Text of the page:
Feature Article

Breast cancer: challenges in treating young women

Feature Article

Breast cancer: challenges in treating young women

LYNNE MANN, LUCIA SALIBA

Figures

© andreaobserova/ stock.adobe.com model used for illustrative purposes only
© andreaobserova/ stock.adobe.com model used for illustrative purposes only

Abstract

Although breast cancer in women aged 40 years or younger is rare, these women face unique challenges. A strong family history of breast cancer can help identify young women at potentially high risk of breast cancer who would benefit from referral for risk assessment. A multidisciplinary approach to management includes guiding the patient through diagnosis and treatment. Addressing psychosocial impacts and counselling young patients about  the impacts on fertility are essential.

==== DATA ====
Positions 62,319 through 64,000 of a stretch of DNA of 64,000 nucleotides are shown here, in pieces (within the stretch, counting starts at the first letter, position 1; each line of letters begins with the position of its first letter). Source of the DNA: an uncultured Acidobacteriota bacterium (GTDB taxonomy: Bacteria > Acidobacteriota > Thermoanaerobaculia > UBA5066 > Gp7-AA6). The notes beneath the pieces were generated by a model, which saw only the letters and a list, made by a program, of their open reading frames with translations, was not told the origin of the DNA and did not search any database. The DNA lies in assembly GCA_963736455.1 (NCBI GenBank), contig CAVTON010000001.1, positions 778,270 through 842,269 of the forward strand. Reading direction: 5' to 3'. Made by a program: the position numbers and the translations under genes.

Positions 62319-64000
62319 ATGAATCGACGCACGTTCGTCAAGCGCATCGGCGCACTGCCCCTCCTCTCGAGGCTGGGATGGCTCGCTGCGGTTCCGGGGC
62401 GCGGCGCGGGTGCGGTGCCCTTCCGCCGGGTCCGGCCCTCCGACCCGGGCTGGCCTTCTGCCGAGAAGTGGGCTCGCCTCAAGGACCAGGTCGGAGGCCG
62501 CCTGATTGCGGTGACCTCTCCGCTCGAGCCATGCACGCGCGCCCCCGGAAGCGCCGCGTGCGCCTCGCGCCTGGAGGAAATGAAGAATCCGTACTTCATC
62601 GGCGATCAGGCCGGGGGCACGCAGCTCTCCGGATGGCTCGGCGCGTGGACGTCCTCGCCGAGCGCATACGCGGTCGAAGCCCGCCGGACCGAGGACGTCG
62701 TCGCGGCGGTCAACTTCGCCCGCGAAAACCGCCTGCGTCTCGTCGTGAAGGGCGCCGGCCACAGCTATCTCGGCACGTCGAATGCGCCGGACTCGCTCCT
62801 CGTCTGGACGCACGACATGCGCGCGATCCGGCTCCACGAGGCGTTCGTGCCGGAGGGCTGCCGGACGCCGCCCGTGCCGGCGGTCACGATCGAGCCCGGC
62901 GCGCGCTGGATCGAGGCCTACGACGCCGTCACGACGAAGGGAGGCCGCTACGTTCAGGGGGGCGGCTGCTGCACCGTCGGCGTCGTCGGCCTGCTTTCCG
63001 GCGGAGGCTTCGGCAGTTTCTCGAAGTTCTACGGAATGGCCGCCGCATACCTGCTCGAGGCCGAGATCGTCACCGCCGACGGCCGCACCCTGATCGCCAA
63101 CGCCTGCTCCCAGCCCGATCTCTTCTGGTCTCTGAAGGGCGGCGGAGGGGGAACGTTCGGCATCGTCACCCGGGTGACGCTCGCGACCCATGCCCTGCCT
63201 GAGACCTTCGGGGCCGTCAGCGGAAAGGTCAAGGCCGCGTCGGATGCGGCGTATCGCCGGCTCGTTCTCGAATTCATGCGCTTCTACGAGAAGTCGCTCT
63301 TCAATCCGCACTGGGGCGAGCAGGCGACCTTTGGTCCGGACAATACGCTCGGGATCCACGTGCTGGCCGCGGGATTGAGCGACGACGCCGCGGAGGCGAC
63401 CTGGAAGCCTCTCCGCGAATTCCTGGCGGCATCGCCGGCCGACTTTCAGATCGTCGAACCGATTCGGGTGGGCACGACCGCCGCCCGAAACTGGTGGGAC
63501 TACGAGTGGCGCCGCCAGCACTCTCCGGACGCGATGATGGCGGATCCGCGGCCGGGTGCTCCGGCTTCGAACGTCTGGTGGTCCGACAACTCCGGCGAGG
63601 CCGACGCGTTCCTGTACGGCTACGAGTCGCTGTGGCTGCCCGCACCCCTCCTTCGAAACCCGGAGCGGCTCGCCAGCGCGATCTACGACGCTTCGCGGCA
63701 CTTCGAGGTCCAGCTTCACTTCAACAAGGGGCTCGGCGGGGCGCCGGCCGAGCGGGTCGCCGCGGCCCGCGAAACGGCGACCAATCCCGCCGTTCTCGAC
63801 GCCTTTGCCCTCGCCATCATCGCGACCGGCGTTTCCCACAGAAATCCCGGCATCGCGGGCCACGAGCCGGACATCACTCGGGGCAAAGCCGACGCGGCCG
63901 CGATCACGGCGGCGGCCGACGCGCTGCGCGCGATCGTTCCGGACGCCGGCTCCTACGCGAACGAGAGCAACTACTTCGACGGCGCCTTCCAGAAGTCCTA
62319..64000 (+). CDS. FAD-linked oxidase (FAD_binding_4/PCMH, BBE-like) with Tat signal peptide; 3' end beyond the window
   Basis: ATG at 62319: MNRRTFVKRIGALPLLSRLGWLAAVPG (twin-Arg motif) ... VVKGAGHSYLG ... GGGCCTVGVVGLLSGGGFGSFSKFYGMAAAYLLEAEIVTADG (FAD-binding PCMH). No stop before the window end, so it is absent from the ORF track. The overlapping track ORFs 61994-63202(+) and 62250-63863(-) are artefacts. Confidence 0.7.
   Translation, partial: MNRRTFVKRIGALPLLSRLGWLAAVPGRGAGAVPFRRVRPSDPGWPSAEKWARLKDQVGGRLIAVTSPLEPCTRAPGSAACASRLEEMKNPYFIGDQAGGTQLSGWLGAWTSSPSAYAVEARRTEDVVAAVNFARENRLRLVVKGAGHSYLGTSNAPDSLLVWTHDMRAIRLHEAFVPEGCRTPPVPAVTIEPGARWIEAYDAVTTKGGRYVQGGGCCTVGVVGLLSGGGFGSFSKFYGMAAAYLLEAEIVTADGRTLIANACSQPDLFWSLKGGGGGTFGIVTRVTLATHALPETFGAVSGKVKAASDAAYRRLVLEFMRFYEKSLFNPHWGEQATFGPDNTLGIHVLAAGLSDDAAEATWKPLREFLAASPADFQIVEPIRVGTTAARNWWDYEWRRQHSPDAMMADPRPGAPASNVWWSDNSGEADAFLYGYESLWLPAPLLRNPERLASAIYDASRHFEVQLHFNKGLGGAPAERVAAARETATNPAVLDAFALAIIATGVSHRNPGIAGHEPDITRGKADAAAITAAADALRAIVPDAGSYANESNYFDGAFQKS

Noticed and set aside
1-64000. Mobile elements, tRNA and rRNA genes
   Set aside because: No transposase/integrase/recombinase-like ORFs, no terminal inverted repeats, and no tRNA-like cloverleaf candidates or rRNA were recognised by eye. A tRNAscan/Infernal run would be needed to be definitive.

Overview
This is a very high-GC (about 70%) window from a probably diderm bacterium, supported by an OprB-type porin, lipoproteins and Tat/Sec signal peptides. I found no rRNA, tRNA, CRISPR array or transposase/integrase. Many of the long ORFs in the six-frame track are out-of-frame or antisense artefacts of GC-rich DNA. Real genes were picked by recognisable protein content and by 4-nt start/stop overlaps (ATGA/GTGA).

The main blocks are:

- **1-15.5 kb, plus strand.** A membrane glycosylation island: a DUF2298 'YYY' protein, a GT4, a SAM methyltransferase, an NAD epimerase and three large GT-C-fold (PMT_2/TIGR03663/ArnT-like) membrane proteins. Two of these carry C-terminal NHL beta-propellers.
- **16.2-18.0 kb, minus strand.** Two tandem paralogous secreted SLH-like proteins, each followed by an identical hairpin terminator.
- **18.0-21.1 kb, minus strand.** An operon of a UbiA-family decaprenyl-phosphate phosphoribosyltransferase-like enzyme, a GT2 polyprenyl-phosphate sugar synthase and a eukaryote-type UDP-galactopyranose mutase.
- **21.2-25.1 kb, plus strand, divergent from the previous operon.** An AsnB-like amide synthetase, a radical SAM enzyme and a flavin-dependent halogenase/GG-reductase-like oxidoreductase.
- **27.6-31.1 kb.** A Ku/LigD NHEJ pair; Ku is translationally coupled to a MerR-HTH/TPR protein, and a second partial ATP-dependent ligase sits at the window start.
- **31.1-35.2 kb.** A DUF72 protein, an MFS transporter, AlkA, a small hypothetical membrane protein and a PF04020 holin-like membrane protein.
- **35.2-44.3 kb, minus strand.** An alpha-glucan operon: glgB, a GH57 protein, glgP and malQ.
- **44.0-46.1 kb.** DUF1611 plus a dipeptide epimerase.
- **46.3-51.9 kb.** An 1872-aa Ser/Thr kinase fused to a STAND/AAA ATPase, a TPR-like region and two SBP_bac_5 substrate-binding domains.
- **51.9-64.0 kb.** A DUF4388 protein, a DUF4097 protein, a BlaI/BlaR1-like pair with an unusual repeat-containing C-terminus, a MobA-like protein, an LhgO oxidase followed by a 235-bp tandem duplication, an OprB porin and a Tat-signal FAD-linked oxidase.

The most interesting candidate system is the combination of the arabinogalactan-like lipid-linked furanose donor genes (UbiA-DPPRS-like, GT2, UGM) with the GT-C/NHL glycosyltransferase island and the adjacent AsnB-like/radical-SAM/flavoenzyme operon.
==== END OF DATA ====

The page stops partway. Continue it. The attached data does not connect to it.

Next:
Key Points

  • Breast cancer in women aged 40 years and younger is rare, comprising 5 to 7% of all breast cancers.
  • Breast cancer in young women is associated with a higher rate of a positive family history and mutations in breast cancer genes 1 and 2 and tumour protein p53 (BRCA1, BRCA2 and TP53).
  • Women identified as high-risk for breast cancer should be referred to a familial cancer service for assessment and screening.
  • Most young women with breast cancer are symptomatic and present at a more advanced disease stage; therefore, any breast changes should be thoroughly investigated.
  • Careful consideration should be given to imaging modality for young women, as dense breast tissue impedes accurate interpretation of standard breast imaging such as mammograms. Ultrasound is the initial imaging investigation of choice in young women with breast symptoms.
  • Surgical options should be discussed; breast conservation should be offered when possible and adequate time and counselling given before proceeding with more extensive or bilateral surgery.
  • A multidisciplinary team, of which the GP is a part, is the cornerstone of management.